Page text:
Hefty tax fine raises fears over media freedom in Turkey
The Dogan group is up in arms over a fine for tax fraud handed down by the country's tax authorities last week that runs to hundreds of millions of dollars.
Ankara -- Turkey's opposition has backed the country's leading media group in protests over a massive tax fine, which they suggest is a bid by the government to muzzle the country's press.
The Dogan group is up in arms over a fine for tax fraud handed down by the country's tax authorities last week that runs to a breathtaking 826 Turkish pounds (332 million euros, 426 million dollars).
The fine came after repeated tax audits on the group, and could yet be followed by criminal charges.
Turkey's tax authorities said the Dogan group delayed payment of tax on a transfer of capital to Germany publishers Axel Springer.
Dogan, whose media holdings include the daily newspapers Hurriyet and Milliyet and the television channel CNN-Turk, has denied the accusation, saying it paid on time.
A statement from the group, which is owned by chairman Aydin Dogan, said it had serious reasons to believe that the tax controls had been politically motivated -- and the parliamentary opposition shares that view.
Deniz Baykal, the leader of the main opposition Republican People's Party (CHP), has accused Prime Minister Recep Tayyip Erdogan of wanting "to silence the press and journalists" before the March 29 local elections.
"He imposes fines when the news does not suit him," said Baykal.
This is not the first time the media giant has clashed with Erdogan's government.
Last September, Erdogan reacted sharply when Dogan newspapers reported on a German court's conviction of three men for siphoning off millions of euros from Deniz Feneri (The Lighthouse) charity to non-charitable causes.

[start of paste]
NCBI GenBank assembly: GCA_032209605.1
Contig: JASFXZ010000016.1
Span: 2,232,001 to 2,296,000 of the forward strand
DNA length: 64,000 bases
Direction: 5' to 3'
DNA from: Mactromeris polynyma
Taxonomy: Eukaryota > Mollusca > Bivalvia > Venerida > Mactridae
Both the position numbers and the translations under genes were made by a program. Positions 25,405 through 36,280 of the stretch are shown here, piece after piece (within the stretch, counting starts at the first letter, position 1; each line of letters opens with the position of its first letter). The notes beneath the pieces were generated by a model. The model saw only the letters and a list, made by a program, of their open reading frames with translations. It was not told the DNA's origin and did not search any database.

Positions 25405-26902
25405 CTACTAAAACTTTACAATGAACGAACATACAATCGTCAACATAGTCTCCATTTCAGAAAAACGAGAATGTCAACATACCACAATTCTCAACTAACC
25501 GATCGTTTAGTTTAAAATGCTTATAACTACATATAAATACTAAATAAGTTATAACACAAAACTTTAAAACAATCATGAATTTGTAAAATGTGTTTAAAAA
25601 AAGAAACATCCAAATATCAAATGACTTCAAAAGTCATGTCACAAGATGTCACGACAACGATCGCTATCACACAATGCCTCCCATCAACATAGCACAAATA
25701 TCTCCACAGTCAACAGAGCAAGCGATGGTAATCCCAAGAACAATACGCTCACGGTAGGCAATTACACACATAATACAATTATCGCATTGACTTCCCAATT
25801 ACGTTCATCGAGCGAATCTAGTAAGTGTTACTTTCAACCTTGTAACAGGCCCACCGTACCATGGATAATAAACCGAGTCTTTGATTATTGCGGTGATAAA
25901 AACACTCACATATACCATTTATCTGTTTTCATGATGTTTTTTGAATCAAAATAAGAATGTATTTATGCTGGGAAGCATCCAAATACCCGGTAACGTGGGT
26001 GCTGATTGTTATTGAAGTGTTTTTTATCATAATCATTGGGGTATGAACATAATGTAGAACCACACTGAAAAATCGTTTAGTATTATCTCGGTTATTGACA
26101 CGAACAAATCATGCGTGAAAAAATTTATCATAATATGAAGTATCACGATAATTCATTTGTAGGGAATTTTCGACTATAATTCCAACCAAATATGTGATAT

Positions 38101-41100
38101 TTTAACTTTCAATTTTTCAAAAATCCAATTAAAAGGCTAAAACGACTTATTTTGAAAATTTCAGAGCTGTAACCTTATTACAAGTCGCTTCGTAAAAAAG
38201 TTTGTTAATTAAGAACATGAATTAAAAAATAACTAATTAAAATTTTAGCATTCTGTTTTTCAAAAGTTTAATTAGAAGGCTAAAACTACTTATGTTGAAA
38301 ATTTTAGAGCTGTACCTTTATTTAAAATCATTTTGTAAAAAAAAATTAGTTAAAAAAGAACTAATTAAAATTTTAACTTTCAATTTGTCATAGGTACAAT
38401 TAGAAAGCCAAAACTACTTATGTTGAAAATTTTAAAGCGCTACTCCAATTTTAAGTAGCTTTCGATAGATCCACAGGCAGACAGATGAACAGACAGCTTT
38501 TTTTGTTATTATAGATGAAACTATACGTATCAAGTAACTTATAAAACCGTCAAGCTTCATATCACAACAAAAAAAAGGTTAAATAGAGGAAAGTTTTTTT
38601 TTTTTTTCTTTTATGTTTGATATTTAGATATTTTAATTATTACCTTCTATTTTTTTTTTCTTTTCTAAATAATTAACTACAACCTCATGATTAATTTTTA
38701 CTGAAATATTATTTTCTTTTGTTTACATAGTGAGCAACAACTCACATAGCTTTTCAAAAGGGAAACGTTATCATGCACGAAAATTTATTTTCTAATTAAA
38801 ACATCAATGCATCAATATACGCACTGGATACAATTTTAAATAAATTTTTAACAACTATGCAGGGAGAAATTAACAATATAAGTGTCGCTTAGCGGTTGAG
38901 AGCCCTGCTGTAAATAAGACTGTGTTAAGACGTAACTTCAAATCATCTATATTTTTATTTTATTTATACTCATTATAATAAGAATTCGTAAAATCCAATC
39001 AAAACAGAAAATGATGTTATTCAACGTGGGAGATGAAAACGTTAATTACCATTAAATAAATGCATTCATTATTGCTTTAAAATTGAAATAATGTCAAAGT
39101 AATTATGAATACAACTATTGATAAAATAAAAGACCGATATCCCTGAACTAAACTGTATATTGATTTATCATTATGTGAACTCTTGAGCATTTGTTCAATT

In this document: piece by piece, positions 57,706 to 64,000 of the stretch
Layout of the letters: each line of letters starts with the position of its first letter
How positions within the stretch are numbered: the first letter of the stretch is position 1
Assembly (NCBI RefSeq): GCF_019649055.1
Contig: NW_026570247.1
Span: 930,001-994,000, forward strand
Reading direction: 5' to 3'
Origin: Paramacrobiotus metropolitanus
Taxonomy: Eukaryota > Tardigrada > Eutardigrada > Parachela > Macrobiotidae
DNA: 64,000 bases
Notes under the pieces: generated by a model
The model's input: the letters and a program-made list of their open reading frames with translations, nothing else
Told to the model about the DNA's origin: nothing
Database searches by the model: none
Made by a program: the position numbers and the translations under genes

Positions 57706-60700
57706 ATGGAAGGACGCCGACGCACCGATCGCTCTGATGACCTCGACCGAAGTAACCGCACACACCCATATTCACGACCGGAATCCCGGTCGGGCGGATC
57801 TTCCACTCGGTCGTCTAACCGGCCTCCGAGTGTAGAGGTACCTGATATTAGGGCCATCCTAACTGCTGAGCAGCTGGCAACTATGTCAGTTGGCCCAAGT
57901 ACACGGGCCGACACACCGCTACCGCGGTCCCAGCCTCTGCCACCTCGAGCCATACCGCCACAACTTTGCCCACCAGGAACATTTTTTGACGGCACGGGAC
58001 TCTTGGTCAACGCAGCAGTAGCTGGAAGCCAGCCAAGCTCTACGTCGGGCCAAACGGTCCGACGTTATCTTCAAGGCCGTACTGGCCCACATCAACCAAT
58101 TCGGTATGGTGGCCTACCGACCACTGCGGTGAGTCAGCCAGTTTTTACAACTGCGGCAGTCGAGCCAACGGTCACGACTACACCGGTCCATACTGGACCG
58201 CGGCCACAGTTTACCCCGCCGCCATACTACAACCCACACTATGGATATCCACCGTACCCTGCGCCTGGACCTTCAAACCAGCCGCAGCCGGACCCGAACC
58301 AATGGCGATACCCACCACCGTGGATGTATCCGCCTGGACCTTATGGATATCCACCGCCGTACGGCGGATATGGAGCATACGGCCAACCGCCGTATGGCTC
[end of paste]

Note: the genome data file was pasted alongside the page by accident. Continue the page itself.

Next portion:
He did not appreciate speculation that the money went at least indirectly to Erdogan's ruling Justice and Development party (AKP), which if established would have provoked a fresh bid to ban the party.
The Dogan group's media outlets have been among those who have been critical of the AKP, fearing that the Islamist-rooted government is trying to undermine the secular basis of Turkish society.
Erdogan's government is also under pressure from the European Union as part of its continuing efforts to join the bloc. For while Turkey has already introduced a number of reforms, Brussels wants to see more done to guarantee freedom of the press.
Erdogan needs success in those polls to consolidate his victories in the 2007 legislative election.
Turkey's press associations also see the tax offensive against the Dogan group as further evidence of the AKP's determination to punish those media outlets that resist its vision of the world.
Certainly Erdogan is not afraid of controversy and has often been criticised in the past for his belligerent approach to opponents and the media, both at home and abroad.
So far as the papers hostile to his party's policies are concerned, he has made his feelings clear, calling for voters to boycott them.
He insists, too, that the tax fine against the Dogan group was perfectly legal and had nothing to do with him.
But he also told supporters over the weekend at a rally in the southeastern city of Adiyaman: "Liberty of the press cannot be used to defame."
Erdogan himself has launched several suits for defamation against journalists and caricaturists who have offended him.